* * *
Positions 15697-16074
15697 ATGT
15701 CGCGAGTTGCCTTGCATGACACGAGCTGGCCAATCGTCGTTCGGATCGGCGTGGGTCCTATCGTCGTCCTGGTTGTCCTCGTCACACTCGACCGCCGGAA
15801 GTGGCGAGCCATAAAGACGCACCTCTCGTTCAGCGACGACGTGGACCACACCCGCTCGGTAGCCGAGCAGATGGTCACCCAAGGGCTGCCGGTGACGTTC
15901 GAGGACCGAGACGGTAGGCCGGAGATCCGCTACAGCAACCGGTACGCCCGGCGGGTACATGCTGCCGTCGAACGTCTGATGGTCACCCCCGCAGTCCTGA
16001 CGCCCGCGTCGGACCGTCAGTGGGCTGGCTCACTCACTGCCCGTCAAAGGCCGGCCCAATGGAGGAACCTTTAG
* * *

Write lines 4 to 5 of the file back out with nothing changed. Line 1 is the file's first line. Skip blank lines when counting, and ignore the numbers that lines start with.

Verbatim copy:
15801 GTGGCGAGCCATAAAGACGCACCTCTCGTTCAGCGACGACGTGGACCACACCCGCTCGGTAGCCGAGCAGATGGTCACCCAAGGGCTGCCGGTGACGTTC
15901 GAGGACCGAGACGGTAGGCCGGAGATCCGCTACAGCAACCGGTACGCCCGGCGGGTACATGCTGCCGTCGAACGTCTGATGGTCACCCCCGCAGTCCTGA